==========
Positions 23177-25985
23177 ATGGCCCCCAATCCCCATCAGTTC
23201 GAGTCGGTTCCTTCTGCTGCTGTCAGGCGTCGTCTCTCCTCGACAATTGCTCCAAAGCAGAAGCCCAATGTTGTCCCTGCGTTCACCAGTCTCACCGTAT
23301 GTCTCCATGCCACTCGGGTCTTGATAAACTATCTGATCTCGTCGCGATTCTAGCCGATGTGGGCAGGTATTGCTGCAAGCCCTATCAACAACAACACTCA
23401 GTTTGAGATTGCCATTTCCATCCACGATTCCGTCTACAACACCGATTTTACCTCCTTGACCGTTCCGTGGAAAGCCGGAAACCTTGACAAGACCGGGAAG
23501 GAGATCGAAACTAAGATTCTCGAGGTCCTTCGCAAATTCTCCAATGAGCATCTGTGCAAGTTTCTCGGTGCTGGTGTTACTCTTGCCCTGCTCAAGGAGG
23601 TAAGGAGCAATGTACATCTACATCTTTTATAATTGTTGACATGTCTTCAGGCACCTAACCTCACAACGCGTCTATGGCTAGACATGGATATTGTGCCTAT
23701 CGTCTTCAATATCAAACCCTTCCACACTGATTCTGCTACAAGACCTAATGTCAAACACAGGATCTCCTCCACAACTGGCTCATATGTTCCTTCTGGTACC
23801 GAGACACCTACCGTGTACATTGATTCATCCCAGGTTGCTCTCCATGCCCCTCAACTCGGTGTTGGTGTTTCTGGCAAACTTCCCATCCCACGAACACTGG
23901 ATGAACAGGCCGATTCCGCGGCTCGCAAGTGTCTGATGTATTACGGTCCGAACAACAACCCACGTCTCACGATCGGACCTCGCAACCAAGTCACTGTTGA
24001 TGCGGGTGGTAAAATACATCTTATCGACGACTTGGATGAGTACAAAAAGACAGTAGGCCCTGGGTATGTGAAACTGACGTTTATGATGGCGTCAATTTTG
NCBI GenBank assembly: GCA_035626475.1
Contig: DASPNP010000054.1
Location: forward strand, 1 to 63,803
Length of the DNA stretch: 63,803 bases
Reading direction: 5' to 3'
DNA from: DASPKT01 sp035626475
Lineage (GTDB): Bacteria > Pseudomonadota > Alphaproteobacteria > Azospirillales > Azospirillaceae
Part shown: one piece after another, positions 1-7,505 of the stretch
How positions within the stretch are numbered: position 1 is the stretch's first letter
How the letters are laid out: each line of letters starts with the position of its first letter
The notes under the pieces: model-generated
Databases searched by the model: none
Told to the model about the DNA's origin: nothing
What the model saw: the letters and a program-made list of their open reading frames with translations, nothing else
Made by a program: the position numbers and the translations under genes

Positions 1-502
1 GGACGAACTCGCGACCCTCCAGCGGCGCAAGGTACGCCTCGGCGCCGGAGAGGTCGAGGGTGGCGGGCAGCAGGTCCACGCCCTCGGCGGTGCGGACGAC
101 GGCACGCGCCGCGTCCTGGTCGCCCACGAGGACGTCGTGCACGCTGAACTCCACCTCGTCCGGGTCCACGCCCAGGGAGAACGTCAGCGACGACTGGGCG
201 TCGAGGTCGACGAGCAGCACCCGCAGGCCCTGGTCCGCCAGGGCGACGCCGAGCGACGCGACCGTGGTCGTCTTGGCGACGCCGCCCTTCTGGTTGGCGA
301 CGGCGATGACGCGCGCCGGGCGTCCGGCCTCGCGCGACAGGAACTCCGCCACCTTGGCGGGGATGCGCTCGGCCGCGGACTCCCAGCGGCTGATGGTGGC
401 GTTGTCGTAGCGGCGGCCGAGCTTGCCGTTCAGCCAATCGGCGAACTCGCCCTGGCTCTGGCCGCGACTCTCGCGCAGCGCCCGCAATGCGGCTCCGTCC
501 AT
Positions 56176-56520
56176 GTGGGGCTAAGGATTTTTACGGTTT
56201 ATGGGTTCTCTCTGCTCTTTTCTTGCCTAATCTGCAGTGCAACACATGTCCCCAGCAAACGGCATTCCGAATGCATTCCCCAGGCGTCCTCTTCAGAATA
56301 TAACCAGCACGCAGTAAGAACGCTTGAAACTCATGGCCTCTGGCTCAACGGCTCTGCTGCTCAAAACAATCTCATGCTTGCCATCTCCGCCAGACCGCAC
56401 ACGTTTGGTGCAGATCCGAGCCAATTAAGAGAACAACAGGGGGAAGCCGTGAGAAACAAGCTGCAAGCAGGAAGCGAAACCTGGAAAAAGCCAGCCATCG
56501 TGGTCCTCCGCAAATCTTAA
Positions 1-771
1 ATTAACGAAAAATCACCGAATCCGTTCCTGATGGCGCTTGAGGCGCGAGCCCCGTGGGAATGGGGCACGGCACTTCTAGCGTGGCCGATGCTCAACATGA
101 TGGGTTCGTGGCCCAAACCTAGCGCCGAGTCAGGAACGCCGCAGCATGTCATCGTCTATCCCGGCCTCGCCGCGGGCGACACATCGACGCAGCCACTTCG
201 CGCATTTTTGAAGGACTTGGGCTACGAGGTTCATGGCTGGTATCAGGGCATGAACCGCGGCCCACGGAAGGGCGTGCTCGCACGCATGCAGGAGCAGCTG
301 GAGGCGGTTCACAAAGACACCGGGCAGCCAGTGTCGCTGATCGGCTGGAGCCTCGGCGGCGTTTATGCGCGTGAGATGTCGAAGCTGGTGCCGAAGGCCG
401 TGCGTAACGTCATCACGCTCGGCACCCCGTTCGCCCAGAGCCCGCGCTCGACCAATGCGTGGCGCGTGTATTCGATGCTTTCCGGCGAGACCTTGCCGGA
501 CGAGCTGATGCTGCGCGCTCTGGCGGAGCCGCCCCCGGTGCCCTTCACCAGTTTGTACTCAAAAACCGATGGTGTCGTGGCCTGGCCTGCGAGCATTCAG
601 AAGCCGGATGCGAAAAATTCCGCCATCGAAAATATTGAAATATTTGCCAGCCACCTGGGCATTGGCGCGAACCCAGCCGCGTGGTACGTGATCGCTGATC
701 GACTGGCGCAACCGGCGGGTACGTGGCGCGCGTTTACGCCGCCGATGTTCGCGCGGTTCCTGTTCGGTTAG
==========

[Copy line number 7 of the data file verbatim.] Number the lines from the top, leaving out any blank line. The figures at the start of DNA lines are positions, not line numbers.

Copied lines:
23601 TAAGGAGCAATGTACATCTACATCTTTTATAATTGTTGACATGTCTTCAGGCACCTAACCTCACAACGCGTCTATGGCTAGACATGGATATTGTGCCTAT